I have been working as a film journalist since 2010, dividing the first four years between radio broadcasting and entertainment writing in the Dallas-Fort Worth metroplex. In 2014, I entered Fresh Fiction (FreshFiction.tv) as the features editor. The following year, I stepped into the film critic position at the Denton Record-Chronicle, a daily North Texas print publication. My time is dedicated to writing theatrical film reviews, at-home entertainment columns, and conducting interviews with on-screen talent and filmmakers, as well as hosting a podcast devoted to genre filmmaking (called My Bloody Podcast). I've been married for seven happy years, and I have one son who is all about dinosaurs just like his dad.
Preston Barta // Features Editor
Rated R, 95 minutes.
Director: Alan Ball
Cast: Paul Bettany, Sophia Lillis, Peter Macdissi, Steve Zahn, Judy Greer, Margo Martindale, Stephen Root, Jane McNeill, Britt Rentschler, Cole Doman, Michael Perez and Lois Smith
Many of us have that family member with whom we can connect and teaches us that love has no boundaries. Someone you can talk to for hours, run the gamut of topics, and learn valuable lessons from.
To the young, kindred spirit of teenage Beth Bledsoe (Sophia Lillis) in Alan Ball’s endearing, ‘70s-set Uncle Frank, that person is Paul Bettany’s titular character. Frank, who lives in New York, far away from his family in Creekville, South Carolina, is an outsider of sorts just like Beth. He’s more refined and perceptive than the other relatives in the Bledsoe family. In fact, Frank is the one who tells Beth she can change her name, do whatever she wants in life, and go to any college.
A sweet moment that highlights Frank’s character happens early on when he and Beth discuss another family member becoming pregnant at a young age. Frank tells Beth he would be willing to pose as her father to get her on birth control should she ever want to.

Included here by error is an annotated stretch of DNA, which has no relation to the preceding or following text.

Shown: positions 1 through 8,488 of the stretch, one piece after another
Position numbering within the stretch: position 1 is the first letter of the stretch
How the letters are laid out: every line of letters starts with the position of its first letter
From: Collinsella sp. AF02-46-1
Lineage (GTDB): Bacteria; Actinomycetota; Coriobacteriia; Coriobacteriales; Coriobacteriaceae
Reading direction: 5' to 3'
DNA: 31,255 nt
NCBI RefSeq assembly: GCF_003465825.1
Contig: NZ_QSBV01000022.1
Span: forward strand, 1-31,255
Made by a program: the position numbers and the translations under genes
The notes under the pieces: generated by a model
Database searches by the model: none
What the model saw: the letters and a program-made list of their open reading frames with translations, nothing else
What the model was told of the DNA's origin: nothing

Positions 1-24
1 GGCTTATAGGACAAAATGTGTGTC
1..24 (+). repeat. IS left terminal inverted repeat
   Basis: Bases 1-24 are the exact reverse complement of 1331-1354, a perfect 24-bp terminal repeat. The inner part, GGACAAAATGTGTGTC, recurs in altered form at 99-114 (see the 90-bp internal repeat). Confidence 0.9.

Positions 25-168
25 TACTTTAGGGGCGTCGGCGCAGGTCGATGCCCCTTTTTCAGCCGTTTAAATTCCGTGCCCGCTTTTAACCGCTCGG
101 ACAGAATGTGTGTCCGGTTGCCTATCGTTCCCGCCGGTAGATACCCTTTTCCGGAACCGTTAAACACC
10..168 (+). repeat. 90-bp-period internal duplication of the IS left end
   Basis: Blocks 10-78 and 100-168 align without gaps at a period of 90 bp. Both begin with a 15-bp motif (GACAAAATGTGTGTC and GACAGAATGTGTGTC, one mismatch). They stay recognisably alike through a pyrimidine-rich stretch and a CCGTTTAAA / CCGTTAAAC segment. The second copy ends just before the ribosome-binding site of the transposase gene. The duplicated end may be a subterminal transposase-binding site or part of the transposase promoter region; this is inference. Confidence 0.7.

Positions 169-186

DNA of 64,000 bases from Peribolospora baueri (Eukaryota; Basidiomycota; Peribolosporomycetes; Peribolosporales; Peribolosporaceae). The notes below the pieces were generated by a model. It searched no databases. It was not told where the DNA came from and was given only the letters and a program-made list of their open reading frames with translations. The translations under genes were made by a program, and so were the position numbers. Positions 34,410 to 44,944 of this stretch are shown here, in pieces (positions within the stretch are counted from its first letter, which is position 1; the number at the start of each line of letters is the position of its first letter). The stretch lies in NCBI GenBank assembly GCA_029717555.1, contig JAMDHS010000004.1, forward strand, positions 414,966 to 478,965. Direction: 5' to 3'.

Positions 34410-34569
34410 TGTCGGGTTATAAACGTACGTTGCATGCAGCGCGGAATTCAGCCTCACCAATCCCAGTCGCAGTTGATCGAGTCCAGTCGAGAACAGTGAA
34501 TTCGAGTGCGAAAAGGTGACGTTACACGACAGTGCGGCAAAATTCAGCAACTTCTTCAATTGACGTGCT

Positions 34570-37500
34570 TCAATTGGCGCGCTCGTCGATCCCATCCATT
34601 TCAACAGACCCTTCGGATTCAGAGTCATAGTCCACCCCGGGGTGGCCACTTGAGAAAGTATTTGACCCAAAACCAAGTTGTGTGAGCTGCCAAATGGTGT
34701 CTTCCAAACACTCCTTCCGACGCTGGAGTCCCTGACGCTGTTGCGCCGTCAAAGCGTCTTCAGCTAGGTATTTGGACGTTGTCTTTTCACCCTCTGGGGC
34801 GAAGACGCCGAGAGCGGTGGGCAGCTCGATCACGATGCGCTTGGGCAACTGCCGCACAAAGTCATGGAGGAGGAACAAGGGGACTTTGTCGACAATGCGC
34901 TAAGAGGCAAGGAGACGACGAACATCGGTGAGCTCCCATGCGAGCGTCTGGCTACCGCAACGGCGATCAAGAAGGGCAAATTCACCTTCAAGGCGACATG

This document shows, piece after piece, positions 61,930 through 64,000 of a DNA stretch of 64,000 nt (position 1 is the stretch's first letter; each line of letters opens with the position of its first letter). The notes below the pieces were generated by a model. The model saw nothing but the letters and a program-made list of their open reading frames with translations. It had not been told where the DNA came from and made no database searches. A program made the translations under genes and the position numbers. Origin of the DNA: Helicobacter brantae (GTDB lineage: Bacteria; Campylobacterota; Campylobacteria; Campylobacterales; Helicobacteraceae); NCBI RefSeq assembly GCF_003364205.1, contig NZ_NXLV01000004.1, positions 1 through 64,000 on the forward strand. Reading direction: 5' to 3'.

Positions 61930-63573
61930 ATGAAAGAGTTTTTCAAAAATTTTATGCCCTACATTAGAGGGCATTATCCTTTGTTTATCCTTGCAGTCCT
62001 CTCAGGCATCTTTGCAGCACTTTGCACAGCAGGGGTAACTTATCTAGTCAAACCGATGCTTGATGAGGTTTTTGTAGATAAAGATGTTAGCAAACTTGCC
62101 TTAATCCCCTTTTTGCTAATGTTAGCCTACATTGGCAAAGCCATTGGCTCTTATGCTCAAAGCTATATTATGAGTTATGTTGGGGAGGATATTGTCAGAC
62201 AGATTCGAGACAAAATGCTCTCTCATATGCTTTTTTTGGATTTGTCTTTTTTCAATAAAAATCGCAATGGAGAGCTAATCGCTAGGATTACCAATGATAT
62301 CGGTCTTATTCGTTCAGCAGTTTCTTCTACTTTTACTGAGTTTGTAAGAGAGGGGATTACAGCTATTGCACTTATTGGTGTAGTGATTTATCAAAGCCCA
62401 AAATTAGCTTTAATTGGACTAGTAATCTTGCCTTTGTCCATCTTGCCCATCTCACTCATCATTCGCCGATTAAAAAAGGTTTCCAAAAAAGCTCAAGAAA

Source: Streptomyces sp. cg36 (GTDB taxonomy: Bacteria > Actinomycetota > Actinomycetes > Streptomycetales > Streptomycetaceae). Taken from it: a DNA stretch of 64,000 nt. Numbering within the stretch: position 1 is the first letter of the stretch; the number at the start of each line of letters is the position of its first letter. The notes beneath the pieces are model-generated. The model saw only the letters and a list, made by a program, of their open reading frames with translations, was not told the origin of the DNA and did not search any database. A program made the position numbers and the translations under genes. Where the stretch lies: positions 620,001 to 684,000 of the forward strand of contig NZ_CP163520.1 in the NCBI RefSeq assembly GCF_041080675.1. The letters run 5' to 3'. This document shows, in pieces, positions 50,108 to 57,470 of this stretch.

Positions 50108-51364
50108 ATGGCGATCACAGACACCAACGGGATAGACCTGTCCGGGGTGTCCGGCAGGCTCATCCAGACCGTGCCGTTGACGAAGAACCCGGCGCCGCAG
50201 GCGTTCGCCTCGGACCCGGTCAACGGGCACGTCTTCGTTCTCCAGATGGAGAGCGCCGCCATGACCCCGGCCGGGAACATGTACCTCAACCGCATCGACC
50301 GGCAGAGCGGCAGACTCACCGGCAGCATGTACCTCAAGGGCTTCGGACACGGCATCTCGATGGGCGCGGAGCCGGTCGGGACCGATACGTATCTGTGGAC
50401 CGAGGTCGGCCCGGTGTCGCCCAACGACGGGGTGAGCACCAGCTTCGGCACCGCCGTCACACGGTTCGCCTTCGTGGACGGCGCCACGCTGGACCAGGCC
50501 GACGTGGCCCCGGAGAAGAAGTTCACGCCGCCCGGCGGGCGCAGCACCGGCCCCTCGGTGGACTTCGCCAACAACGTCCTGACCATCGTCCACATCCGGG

Flash forward a few years: Beth is a freshman at New York University, where her beloved uncle is a revered literature professor. As a new student, Beth faces new challenges and experiences. This becomes especially apparent when Beth shows up at Frank’s Greenwich Village flat uninvited, where she discovers why Frank has kept himself at a distance. He’s gay and has been secretly living with his partner, Wally (a warm and Oscar-worthy Peter Macdissi), for over a decade.
What follows is a heartfelt and funny coming-of-age drama about Beth’s eyes opening to family truths, LGBTQ+ communities, drugs, and non-white perspectives. Following a family tragedy that sends the Bledsoe family home, it also is a bittersweet road movie. Ball, who both wrote and directed Uncle Frank (and 2007’s Towelhead), has his well-balanced foot in both narratives. He creates a nuanced drama that’s impeccably self-controlled and has a deep emotional well.
What’s perhaps most impressive about Uncle Frank is how it maintains its story trajectory through the careful editing of a disciplined storyteller. Ball has displayed this quality with incredible grace throughout his career. Looking back at his scripted works such as American Beauty, Six Feet Under, and True Blood, he segues from scene to scene without wasting his moments. There are just enough details laid down for you to understand these characters and where they come from, no matter how little screen time a talent gets.
Take, for instance, one of the film’s funniest scenes, which involves Beth and her parents (Judy Greer and Steve Zahn) having dinner with Frank and Charlotte (Britt Rentschler), a friend posing as Frank’s girlfriend. Charlotte makes many comments that cause Beth’s parents’ heads to tilt slightly to the side. Frank’s friend then tries to blanket the discomfort by calling herself the b-word. Beth’s mother excitedly adds how her husband calls her that like it’s some badge of honor without hesitation. It definitely shows you the opposing worlds that these characters live in, which has its humorous moments and its heartbreaks.
Ball chooses his story reveals wisely, using flashbacks that focus on Frank growing up under the strict and religious roof of his father (Stephen Root). Frank is wrestling with a lot of pain, and Beth and Wally are working to create a healing path for him. It’s painful to watch these happenings, but they’re also beautifully melancholic. There’s one scene, in particular, that hits like a shotgun blast to the heart. You’ll know it when you encounter it.
As emotional as Uncle Frank appears to be, Ball irons out the picture with all the feelings of life. It’s never too much to bear or too little to desire more. It’s actually quite a joyous and rewarding experience – and perfect viewing for mature families to watch over Thanksgiving. You’ll fall in love with it.
Premieres Wednesday on Amazon Prime Video.